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SciFi Marathon Time Travels to Bexley Drexel this Weekend

Hope Madden Hope Madden SciFi Marathon Time Travels to Bexley Drexel this WeekendStill from Predestination (2014), via IMDb.
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Springing ahead for daylight savings can leave you feeling groggy and out of place, like you’ve been in some kind of time warp. For some, that experience can be less than stellar. But if time travel, confusion and bleary-eyed mayhem are to your liking, the Drexel Theatre has such a weekend planned for you.

The annual SciFi Marathon takes over the usually-elegant Bexley movie house this weekend. Programmed once again by dynamic duo Joe Neff and Bruce Bartoo, the weekend offers a full slate of time travel films, as well as shorts, cartoons, costumes and contests. Everything but sleep.

This year’s lineup offers a wild mix of way-back classics, 80s and more modern fare—plus a double dose of Bruce Willis. Do you look to balance eras when you program?
Joe Neff: Yes. Since the beginning, a balance of eras, sub-genres, and tones has been the bread and butter of the marathons. That’s become more challenging the longer the event has existed. We’re always trying to balance the deep love for the classics that some of the veteran attendees have with the ever-evolving tastes of the younger audience members. And there’s a whole generation of attendees who’ve never seen some of the classics on the big screen. When we screened Alien, Aliens, and Blade Runner in 2015, they received some of the warmest receptions of the evening, in large part from those younger audience members.

How did you land on The Spierig Brothers’ Predestination?
Neff: Aside from its appropriateness to our time travel theme, we’ve wanted to sneak Predestination into the lineup for a few years now. It barely received a wide release in the U.S., and it struck us as one of the best time travel films of the modern era. And we have a long history of rediscovering recent films with the Marathon crowd.

What about Time After Time?
Neff: This is one of most oft-requestedflyers in the history of the Science Fiction Marathon. We actually advertised it on the flyer for the 1999 Time Travel Marathon, but a lack of screenable materials prevented it from happening. It’s such a wonderful film, with a great cast and a charming sense of romanticism and adventure.

How is the crowd for this marathon? Besides sleepy?
Neff: The evolution of the audience over the years has been interesting, to say the least. In the early days, they tended to be a much rowdier bunch (for a variety of reasons). These days, they’re a bit more subdued, though still very enthusiastic. Part of this is probably due to the infusion of younger audience members, who’ve been raised in an online era and tend to be a bit less extroverted. Part is probably to do with some of the veterans becoming tired in their dotage…although we won’t name names! But, we’ve also noticed a growing sense of the audience just loving to appreciate some great films on the big screen, which can leave them a bit more enthralled than talkative. Although they usually have plenty of not-so-great films to howl through as well. We always send plaudits their way, but they’re truly a one of a kind crowd with which to experience a whole bunch of movies.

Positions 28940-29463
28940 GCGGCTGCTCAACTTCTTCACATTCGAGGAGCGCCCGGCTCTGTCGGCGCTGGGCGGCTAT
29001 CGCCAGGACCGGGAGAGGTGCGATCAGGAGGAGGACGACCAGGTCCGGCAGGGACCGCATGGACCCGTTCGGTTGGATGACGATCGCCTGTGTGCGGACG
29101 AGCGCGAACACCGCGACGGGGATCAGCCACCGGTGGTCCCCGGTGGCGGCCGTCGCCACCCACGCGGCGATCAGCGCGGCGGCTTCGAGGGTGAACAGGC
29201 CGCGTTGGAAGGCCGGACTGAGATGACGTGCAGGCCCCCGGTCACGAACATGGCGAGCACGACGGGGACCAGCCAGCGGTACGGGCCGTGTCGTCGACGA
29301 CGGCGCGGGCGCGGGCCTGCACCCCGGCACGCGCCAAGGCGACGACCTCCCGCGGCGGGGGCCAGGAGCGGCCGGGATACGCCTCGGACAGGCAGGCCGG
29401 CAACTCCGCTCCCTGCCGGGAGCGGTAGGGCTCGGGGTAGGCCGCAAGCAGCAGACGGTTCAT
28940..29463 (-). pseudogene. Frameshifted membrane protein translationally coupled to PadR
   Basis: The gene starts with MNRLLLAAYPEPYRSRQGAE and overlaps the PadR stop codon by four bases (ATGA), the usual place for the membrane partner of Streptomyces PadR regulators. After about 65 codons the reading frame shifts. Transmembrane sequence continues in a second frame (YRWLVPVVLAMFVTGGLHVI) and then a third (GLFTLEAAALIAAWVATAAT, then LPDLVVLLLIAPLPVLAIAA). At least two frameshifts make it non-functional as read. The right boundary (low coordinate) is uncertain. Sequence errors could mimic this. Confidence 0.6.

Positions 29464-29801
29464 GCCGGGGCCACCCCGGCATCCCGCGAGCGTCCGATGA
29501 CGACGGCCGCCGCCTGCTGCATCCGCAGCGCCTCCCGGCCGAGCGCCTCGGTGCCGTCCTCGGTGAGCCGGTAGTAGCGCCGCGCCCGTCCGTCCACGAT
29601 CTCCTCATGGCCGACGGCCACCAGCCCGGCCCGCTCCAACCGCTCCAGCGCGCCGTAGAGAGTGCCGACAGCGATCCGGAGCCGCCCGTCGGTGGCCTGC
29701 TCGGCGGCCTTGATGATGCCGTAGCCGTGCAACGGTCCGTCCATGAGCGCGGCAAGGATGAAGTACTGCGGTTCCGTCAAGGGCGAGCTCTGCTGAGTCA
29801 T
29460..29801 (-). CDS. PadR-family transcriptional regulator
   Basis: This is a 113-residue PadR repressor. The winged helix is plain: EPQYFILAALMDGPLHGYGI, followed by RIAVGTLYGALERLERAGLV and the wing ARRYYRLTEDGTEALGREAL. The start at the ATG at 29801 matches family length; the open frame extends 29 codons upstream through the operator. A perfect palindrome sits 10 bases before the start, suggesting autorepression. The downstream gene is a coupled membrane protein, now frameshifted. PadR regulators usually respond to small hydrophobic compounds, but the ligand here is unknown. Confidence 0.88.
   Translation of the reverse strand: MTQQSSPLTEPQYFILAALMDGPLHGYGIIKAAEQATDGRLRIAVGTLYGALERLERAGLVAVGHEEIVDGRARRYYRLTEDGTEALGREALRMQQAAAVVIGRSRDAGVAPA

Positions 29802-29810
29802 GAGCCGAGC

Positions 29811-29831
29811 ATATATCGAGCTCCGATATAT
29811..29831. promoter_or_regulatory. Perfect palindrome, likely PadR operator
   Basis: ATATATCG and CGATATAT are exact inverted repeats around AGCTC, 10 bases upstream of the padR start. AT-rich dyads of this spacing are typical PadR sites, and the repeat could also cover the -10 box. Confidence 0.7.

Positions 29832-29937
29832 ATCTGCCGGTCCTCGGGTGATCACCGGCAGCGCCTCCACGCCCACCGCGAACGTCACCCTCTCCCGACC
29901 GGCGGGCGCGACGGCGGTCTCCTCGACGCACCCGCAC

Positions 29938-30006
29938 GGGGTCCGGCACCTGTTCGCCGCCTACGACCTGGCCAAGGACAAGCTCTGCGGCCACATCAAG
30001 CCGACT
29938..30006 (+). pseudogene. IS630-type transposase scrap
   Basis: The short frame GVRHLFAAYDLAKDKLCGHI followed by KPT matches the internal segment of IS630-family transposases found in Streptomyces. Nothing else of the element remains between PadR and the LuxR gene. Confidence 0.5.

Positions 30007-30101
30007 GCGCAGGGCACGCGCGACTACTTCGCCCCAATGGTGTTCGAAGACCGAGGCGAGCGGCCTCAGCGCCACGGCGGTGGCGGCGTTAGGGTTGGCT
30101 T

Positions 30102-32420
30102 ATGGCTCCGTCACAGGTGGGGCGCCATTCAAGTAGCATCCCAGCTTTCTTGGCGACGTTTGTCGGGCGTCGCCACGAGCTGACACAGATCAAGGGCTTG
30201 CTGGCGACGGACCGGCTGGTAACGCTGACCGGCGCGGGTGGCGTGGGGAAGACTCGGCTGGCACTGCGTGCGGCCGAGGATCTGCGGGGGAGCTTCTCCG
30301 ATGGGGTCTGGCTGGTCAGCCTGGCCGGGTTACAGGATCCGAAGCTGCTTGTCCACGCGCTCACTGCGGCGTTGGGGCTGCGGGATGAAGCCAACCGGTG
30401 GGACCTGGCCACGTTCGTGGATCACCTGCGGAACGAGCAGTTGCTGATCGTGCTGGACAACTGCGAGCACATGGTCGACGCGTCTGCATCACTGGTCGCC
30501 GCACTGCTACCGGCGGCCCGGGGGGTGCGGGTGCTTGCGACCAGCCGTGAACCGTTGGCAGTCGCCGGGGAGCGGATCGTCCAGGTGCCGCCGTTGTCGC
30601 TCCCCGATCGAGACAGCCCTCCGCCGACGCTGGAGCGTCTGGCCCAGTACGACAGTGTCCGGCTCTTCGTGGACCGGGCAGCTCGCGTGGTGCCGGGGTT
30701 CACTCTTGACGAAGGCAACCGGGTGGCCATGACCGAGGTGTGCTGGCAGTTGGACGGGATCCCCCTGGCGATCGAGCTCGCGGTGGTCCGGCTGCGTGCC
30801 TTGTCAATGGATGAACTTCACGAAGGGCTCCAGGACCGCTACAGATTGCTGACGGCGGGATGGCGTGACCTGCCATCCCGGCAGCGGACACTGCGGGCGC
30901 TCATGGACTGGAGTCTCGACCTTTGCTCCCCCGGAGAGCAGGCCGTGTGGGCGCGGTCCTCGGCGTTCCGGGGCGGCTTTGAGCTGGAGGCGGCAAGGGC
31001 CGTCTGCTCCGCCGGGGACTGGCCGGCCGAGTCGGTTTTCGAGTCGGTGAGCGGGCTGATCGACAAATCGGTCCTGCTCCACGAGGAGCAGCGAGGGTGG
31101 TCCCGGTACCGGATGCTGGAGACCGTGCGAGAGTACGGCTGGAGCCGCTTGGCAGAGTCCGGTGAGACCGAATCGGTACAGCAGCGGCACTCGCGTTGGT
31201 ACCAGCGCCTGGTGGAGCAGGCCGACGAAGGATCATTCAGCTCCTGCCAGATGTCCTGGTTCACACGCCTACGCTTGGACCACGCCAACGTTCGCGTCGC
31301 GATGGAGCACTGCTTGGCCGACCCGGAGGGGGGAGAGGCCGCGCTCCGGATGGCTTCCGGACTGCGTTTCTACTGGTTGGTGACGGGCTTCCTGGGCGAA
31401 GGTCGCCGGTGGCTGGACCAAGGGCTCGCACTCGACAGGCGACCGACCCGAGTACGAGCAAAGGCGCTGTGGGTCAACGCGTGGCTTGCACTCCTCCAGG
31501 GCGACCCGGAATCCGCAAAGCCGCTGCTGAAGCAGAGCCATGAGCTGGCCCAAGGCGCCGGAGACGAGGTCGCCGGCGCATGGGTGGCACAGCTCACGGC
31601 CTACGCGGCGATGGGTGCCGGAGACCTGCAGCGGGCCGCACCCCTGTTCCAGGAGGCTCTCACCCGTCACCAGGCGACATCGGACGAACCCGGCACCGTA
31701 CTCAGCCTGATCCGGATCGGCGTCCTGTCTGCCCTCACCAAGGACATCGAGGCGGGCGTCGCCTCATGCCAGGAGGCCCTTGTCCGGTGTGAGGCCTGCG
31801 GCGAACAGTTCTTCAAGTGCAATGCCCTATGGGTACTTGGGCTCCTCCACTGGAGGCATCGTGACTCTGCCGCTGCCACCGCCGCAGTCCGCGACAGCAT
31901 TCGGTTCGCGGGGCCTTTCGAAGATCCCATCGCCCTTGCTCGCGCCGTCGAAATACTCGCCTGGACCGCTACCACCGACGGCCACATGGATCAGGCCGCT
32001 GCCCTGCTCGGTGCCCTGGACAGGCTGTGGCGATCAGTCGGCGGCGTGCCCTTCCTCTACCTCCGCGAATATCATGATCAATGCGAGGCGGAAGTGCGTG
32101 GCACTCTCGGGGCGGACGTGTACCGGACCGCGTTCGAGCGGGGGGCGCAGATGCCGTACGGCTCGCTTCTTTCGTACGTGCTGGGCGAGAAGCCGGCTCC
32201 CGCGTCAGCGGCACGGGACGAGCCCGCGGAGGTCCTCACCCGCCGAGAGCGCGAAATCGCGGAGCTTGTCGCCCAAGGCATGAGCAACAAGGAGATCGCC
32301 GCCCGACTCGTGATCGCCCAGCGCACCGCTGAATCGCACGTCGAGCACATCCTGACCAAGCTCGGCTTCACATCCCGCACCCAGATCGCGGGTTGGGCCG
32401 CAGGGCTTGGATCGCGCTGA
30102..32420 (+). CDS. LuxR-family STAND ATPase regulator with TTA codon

What’s your favorite film in this lineup?
Neff: 12 Monkeys is easily my favorite film in the lineup. Terry Gilliam has long been a hero of mine—read into that what you will—and I love how he turned what could’ve been a very anodyne, mainstream film into a gripping existential drama that is genuinely moving as well. Most people don’t know this, but I get very teary during parts of this film every time I watch it. Total waterworks action.

Tell me about some of the “extras.”
Neff: There’ll be the usual assortment of 35mm trailers and shorts from Bruce’s [Bartoo] amazing library, including some of the longtime Marathon favorites. This will probably be the only opportunity many attendees will have to see Beneath the Planet of the Apes in 35mm, as well. We’ve had a real resurgence in the annual costume contest lately, so the competition will be fierce for the $100 first prize (and the big check).

What else makes this year special?
Neff: We’re expecting attendees from at least nine different states, including the greater tri-state region, Florida and Texas. We’re also happy to welcome two of the long-timers from our sister Science Fiction Marathon in Boston for their first time here. It all adds to what is a truly unique moviegoing experience, not just sitting in a theater for 24 hours, but bonding with people from all walks of life who share a common passion for films. And for caffeine-induced dementia.

The annual SciFi Marathon runs from 12 p.m. on Saturday, March 10 to 12 p.m. on Sunday, March 11.

Tickets are $40 in advance, $45 day of and are available at Drexel Theater (2254 E. Main St.), Laughing Ogre Comics (4258 N. High St.) and at scifimarathon.com.

Full 24-hour line-up:
The Time Machine (1960)
Time After Time (1979)
12 Monkeys (1995)
La Jetee (1962)
Back to the Future (1985)
Bill and Ted’s Excellent Adventure (1989)
Looper (2012)
World Without End (1956)
Donnie Darko (2001)
Beneath the Planet of the Apes (1970)
Predestination (2014)
The Navigator: A Medieval Odyssey (1988)

Read more from Hope at MADDWOLF and listen to her horror movie podcast, FRIGHT CLUB.

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